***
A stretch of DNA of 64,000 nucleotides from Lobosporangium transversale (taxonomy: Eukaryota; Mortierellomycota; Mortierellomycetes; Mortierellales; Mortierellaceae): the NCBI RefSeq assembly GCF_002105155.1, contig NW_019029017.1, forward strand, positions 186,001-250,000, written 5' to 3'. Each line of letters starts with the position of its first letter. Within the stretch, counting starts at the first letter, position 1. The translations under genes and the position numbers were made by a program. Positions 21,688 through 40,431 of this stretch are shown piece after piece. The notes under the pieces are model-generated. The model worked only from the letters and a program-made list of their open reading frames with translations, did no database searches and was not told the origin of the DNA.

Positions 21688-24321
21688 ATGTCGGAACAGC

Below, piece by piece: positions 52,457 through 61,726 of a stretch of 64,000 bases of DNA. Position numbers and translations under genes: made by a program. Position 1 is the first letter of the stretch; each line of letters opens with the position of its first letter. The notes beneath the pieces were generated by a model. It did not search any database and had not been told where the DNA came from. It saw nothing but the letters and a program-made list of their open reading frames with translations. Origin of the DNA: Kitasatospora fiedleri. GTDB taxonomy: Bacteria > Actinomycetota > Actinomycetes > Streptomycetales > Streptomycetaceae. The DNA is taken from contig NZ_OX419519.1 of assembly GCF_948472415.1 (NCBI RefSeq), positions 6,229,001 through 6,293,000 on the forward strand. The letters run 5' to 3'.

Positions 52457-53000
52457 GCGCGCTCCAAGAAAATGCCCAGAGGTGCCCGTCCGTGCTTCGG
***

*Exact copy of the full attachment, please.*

A stretch of DNA of 64,000 nucleotides from Lobosporangium transversale (taxonomy: Eukaryota; Mortierellomycota; Mortierellomycetes; Mortierellales; Mortierellaceae): the NCBI RefSeq assembly GCF_002105155.1, contig NW_019029017.1, forward strand, positions 186,001-250,000, written 5' to 3'. Each line of letters starts with the position of its first letter. Within the stretch, counting starts at the first letter, position 1. The translations under genes and the position numbers were made by a program. Positions 21,688 through 40,431 of this stretch are shown piece after piece. The notes under the pieces are model-generated. The model worked only from the letters and a program-made list of their open reading frames with translations, did no database searches and was not told the origin of the DNA.

Positions 21688-24321
21688 ATGTCGGAACAGC

Below, piece by piece: positions 52,457 through 61,726 of a stretch of 64,000 bases of DNA. Position numbers and translations under genes: made by a program. Position 1 is the first letter of the stretch; each line of letters opens with the position of its first letter. The notes beneath the pieces were generated by a model. It did not search any database and had not been told where the DNA came from. It saw nothing but the letters and a program-made list of their open reading frames with translations. Origin of the DNA: Kitasatospora fiedleri. GTDB taxonomy: Bacteria > Actinomycetota > Actinomycetes > Streptomycetales > Streptomycetaceae. The DNA is taken from contig NZ_OX419519.1 of assembly GCF_948472415.1 (NCBI RefSeq), positions 6,229,001 through 6,293,000 on the forward strand. The letters run 5' to 3'.

Positions 52457-53000
52457 GCGCGCTCCAAGAAAATGCCCAGAGGTGCCCGTCCGTGCTTCGG